CDC chief tips political ban end

Chief constitution drafter Meechai Ruchupan insists that the ban on political parties must be lifted because his organic laws are in place. The junta disputes that.

The ban on political parties that has been in effect since shortly after the May 2014 coup could be lifted in a few days, according to Constitution Drafting Committee Chairman Meechai Ruchupan.

Mr Meechai, who is also a member of the National Council for Peace and Order (NCPO), said Monday he believed the body would issue an order to revoke the ban this week so parties could resume their political activities.

The NCPO is scheduled to hold its weekly meeting today, meaning the contentious issue could be discussed immediately prior to the next cabinet meeting.

Yet Mr Meechai conceded that if such an order were to be issued it would most likely come with conditions attached.

“We should wait for an official order [from the NCPO],” he said.

The government has come under increasing pressure to lift the ban after an organic law on political parties took effect on Saturday when it was royally endorsed and published in the Royal Gazette.

The law consists of 152 sections ranging from how parties should be formed to defining the codes of conduct governing their day-to-day running.

Surachai Liangboonlertchai, vice-chairman of the National Legislative Assembly (NLA), echoed the CDC chairman’s opinions and said parties should brace for some good news soon.

He said the ban is tied to peace-keeping and public order but he believed the NCPO was now reviewing the issue.

However, not everyone was singing from the same hymn sheet.

Deputy Prime Minister Prawit Wongsuwon said the ban is likely to stay in place until all of the organic laws have been completed.

Meanwhile, Deputy Prime Minister Wissanu Krea-ngam, amid growing pressure from various parties to reverse the ban, called on politicians to be more patient.

The organic law has stirred debate and unleashed a flurry of demands, particularly from the former ruling Pheu Thai Party, to “unshackle” them as the clock ticks down to the next general election.

Samart Kaewmeechai, the Pheu Thai Party’s former MP for Chiang Rai, said the ban has prevented parties from fulfilling their legal obligations.

The organic law has also introduced two crucial time frames for the parties.

The first says they must review their membership lists within 90 days of the law having been enacted while the second gives them 180 days from last Saturday to establish party branches, appoint representatives and organise party meetings.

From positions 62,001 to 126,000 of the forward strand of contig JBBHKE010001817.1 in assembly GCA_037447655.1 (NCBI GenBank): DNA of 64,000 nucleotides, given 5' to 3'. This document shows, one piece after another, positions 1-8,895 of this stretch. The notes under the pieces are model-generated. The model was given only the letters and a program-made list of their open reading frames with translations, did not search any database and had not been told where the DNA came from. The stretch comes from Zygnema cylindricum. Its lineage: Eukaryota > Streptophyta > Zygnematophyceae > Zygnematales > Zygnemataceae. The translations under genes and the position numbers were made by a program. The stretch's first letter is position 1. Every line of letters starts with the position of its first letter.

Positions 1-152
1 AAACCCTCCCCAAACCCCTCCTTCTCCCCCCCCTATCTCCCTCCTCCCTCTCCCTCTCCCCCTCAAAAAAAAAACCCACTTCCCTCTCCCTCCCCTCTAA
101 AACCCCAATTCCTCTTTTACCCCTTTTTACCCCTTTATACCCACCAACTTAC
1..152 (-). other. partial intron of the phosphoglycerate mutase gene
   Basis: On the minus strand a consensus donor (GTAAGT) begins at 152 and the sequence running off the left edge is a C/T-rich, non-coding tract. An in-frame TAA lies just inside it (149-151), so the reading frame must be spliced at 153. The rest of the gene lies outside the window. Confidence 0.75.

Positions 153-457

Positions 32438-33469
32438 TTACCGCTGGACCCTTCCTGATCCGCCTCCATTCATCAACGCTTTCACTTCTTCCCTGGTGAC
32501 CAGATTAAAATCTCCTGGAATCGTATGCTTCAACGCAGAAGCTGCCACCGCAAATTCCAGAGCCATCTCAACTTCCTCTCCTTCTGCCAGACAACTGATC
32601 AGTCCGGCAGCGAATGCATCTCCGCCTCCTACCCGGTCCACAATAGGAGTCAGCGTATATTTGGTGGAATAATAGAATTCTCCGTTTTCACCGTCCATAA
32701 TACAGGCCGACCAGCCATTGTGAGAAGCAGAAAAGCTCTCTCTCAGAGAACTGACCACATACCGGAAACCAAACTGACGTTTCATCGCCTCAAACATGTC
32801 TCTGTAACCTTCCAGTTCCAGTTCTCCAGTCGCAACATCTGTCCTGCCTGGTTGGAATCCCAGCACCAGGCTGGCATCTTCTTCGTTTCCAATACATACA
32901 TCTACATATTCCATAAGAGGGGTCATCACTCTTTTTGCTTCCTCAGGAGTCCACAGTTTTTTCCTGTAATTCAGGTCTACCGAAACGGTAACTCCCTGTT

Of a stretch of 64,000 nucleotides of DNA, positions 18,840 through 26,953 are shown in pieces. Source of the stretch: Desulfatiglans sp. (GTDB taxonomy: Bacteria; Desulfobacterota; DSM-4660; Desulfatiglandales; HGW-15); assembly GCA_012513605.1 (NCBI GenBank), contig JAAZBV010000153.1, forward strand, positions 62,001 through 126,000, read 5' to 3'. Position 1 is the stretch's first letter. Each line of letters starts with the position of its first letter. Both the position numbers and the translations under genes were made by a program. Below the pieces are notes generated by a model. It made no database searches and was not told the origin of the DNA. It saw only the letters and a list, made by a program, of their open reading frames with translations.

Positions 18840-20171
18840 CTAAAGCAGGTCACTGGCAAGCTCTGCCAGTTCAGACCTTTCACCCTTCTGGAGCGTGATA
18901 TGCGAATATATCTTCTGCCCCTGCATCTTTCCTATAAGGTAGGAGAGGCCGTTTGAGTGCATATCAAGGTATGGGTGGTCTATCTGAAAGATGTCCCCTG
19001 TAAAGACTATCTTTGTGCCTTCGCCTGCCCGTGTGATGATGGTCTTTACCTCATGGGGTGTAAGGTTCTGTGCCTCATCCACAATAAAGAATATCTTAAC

Mr Samart said none of this can be achieved while the ban is in place as it prohibits meetings to set policies and issue orders.

“It’s puzzling to us which one takes precedence — the organic law or the NCPO’s power to ban political parties?” he said.

Parties are now fretting they will not have enough time to prepare for the upcoming poll, he said, adding Prime Minister Prayut Chan-o-cha should have anticipated such problems when he presented the organic law for royal endorsement.

Amnuay Khlangpha, who works with Mr Samart, said retaining the ban increases the likelihood of the election being postponed.

“Unless the ban is lifted soon the roadmap will be delayed. And who will be held responsible? The political parties or the NCPO?” Mr Amnuay said.

A source in the Pheu Thai Party said parties that plan to contest the election face a number of challenges under the new organic law which has revised the rules pertaining to memberships and membership fees.

Parties are now required to have a start-up fund of at least 1 million baht, with co-founders contributing between 1,000 baht and 50,000 baht each. Party members must pay 100 baht each to join.

These rules contradict the traditional practice of paying new members’ travel expenses and giving them jackets as a token of appreciation, the source said, adding that the parties need time to adjust.

“It’s all well and good in principle, but the conditions are hard to meet,” the person said.

However, the fact that the law was promulgated should be taken as a good sign because it indicates the will exists to hold the elections on time late next year or in early 2019 at the latest, the source added.

Smaller parties have also joined the chorus calling to lift the ban.

Peuk Lertwangpong, leader of the Thai Rubber Party, said preparations must begin now if parties are expected to be ready in time for the roadmap.

He said the charter and organic laws impose new rules and regulations that could cause “complications” for parties.

“If the NCPO doesn’t give them enough time, other problems may arise that cause further election delays,” he said. “If the government is concerned about some people inciting chaos, it should deal with such issues promptly.”

Krit-anong Suwanwong, leader of the Phalang Khrua Khai Prachachon Party, said the NCPO may not revoke the ban outright but start with baby steps such as allowing parties to express their opinions in public.

She said parties registered with the Election Commission should announce a political statement as a preliminary measure.

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